At the risk of stating the blindingly obvious, the last month has not been a good one for the water and wastewater management sector.
A £20 million bill for fines and costs was imposed in March upon Thames Water for a series of incidents in which huge volumes of untreated sewage were deposited along the Thames and its tributaries.
Those cardinal errors were committed, however, three to four years ago, and it is a very different environment that will be on show at, for example, the annual Pump Centre conference in May that draws together key elements of the supply chain.
The theme – could it be anything else? – will be Totex, a word that has become as ubiquitous in the water industry as Brexit is in the wider economy.
The term made its appearance thanks to Ofgem in 2008, before kicking into play seven years later during the first year of Asset Management Programme AMP6.
What is certain is that Totex – the total expenditure planning model that encompasses capital expenditure (Capex) with operational costs (Opex) – ought to encourage much greater focus on energy use and maintenance
Yet as Veolia Water Technologies’ business development director Michael Froom points out, so far there have been more words than actions: “My initial observation is that, while the regulator made provision for early stage programmes, the reality at the beginning of AMP6 has been pretty slow – not just with the introduction of Totex, but also the concept of an outcomebased approach rather than an output-based one.”
Now at the effective start of the third year, says Froom, work is coming through and one might expect a “bow wave” of activity during the next two years.
What is certain is that Totex – the total expenditure planning model that encompasses capital expenditure (Capex) with operational costs (Opex) – ought to encourage much greater focus on energy use and maintenance.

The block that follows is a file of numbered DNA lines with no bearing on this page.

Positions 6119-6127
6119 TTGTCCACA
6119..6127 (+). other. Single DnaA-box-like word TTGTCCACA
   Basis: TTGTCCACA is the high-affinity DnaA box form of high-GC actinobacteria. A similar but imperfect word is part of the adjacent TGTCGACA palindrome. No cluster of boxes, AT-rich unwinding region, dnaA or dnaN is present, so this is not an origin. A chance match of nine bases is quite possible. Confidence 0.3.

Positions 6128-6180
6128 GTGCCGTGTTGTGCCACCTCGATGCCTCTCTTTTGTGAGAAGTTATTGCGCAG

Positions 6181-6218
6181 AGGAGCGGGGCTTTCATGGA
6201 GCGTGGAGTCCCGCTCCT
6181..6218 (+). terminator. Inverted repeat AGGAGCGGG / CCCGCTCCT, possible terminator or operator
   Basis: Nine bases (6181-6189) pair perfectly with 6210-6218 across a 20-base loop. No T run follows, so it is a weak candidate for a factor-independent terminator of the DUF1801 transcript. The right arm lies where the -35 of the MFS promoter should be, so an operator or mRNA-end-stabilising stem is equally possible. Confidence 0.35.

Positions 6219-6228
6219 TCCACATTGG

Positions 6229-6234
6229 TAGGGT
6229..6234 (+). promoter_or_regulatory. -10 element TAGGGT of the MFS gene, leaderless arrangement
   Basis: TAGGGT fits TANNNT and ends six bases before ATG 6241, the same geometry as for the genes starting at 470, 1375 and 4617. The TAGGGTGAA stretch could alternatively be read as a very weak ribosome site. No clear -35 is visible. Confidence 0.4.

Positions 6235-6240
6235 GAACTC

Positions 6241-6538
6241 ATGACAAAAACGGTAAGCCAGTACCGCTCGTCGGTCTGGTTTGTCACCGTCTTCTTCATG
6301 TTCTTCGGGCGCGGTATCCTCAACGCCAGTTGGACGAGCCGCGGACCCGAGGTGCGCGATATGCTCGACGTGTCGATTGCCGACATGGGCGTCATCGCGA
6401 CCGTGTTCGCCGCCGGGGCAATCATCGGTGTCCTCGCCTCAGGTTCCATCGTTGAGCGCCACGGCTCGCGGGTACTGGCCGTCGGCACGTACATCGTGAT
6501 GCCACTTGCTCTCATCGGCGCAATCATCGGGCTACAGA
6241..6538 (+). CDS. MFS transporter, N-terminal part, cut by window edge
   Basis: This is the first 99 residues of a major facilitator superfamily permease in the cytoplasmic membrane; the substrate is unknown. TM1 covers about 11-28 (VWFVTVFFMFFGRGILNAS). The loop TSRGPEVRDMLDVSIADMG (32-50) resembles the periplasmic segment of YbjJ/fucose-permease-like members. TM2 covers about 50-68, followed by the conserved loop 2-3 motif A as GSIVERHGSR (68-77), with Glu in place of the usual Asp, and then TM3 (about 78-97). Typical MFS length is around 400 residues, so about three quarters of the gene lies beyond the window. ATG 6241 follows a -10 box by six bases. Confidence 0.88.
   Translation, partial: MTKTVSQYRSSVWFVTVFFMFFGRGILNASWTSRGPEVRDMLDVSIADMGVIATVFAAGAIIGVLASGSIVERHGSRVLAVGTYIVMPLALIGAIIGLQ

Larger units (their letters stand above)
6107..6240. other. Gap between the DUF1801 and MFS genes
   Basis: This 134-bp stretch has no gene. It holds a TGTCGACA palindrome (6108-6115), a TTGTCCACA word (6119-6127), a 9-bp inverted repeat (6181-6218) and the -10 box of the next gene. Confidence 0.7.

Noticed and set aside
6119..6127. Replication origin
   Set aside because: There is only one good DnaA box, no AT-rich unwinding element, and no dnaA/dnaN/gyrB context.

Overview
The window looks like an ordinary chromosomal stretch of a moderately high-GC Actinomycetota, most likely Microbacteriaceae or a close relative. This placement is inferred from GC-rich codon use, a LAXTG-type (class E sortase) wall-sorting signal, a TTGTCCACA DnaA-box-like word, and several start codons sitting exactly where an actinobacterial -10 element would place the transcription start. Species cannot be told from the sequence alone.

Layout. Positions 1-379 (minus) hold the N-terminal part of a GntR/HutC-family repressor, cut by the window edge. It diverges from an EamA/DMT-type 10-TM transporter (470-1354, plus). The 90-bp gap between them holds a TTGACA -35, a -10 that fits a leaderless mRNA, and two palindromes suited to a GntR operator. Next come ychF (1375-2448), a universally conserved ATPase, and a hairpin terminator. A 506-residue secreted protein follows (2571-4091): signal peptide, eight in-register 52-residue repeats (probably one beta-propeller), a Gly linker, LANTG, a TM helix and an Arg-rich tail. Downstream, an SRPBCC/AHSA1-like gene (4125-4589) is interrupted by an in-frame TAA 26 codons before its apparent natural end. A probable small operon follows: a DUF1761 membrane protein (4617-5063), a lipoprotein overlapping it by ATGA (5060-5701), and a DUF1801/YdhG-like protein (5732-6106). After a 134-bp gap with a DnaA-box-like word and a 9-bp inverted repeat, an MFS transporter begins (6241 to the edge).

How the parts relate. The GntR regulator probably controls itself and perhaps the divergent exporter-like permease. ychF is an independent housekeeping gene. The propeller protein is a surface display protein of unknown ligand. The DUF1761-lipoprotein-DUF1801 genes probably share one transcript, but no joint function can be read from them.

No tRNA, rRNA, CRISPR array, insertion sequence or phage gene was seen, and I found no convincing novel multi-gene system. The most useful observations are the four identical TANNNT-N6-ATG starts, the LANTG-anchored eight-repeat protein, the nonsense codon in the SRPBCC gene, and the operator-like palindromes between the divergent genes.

Much is made of the emphasis on maintenance and prolonging asset life as an antidote to spending on new products and works. Better management, in short, of what one already has.
However, even if the water companies have Totex to the forefront, it cannot be assumed this will filter down beyond Tier 1, where contractors are likely to be addressing cost rather than asset value.
Yet some suppliers are noticing a positive trend says Barry Hopton, municipal business manager at atg UV Technology: “Water companies now engage directly with suppliers at the development stage to help allow them to communicate their requirements early on in the design of the product.
“Suppliers are now able to concentrate on long-term innovation towards reducing Totex costs that are aligned with the water companies’ long-term budget and sustainability plans.”
Those companies, he adds, are also communicating regularly with the manufacturers to gain their input into a project or programme of works much earlier, rather than leaving it to the Tier 1 and 2 contractors.
Water companies now engage directly with suppliers at the development stage to help allow them to communicate their requirements early on in the design of the product
Barry Hopton, municipal business manager at atg UV Technology
Limited spend in the early AMP period may be attributable to the vagaries of the asset management cycle, its susceptibility to boom and bust, and the advisability of retaining reserves for unexpected demands on expenditure, reckons Stuart Minchin, divisional manager of water & environment and buildings for engineering recruiter Matchtech.
“The thinking is ‘why pump £200 million into this sector in year 1 when we don’t need to?’, when by year three there are upgrades and an ageing workforce to content with.”
The hope is of course that the Totex approach will smooth these fluctuations, but whether it will remains a matter also of time and company culture.
Much may depend, says Froom, on whether companies have rollover projects or whether projects are being conducted with new partners or longstanding ones who are “still very much Capex driven”.
Up to the job
The question, he says, is whether such models are fit for purpose in delivering a Totex and outcome-driven approach.
Hopton suggests this variation in approach has a significant effect on costs for Water Treatment Works (WTW): “Some water companies still believe in their standard asset specifications and will not deviate from these for any reason, even if several parties can clearly show that this standard is not applicable or required.